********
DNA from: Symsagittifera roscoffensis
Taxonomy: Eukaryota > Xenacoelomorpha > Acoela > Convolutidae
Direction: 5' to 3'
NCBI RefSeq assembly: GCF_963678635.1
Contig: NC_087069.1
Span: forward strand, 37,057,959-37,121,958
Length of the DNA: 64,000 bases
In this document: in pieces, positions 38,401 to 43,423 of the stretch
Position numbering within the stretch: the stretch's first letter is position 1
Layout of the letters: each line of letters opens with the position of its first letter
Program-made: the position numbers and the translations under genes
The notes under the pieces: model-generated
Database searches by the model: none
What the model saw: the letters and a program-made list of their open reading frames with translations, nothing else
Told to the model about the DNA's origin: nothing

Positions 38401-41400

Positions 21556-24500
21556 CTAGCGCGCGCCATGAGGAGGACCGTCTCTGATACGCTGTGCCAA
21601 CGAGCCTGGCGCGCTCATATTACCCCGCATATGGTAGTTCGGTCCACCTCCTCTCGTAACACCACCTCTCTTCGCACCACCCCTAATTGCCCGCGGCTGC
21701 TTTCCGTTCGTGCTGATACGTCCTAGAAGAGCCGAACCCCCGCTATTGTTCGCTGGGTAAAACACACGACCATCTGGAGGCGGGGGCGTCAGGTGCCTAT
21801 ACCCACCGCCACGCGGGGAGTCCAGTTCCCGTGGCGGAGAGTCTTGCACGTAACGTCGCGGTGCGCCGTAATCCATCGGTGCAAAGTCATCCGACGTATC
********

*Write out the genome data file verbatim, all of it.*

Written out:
DNA from: Symsagittifera roscoffensis
Taxonomy: Eukaryota > Xenacoelomorpha > Acoela > Convolutidae
Direction: 5' to 3'
NCBI RefSeq assembly: GCF_963678635.1
Contig: NC_087069.1
Span: forward strand, 37,057,959-37,121,958
Length of the DNA: 64,000 bases
In this document: in pieces, positions 38,401 to 43,423 of the stretch
Position numbering within the stretch: the stretch's first letter is position 1
Layout of the letters: each line of letters opens with the position of its first letter
Program-made: the position numbers and the translations under genes
The notes under the pieces: model-generated
Database searches by the model: none
What the model saw: the letters and a program-made list of their open reading frames with translations, nothing else
Told to the model about the DNA's origin: nothing

Positions 38401-41400

Positions 21556-24500
21556 CTAGCGCGCGCCATGAGGAGGACCGTCTCTGATACGCTGTGCCAA
21601 CGAGCCTGGCGCGCTCATATTACCCCGCATATGGTAGTTCGGTCCACCTCCTCTCGTAACACCACCTCTCTTCGCACCACCCCTAATTGCCCGCGGCTGC
21701 TTTCCGTTCGTGCTGATACGTCCTAGAAGAGCCGAACCCCCGCTATTGTTCGCTGGGTAAAACACACGACCATCTGGAGGCGGGGGCGTCAGGTGCCTAT
21801 ACCCACCGCCACGCGGGGAGTCCAGTTCCCGTGGCGGAGAGTCTTGCACGTAACGTCGCGGTGCGCCGTAATCCATCGGTGCAAAGTCATCCGACGTATC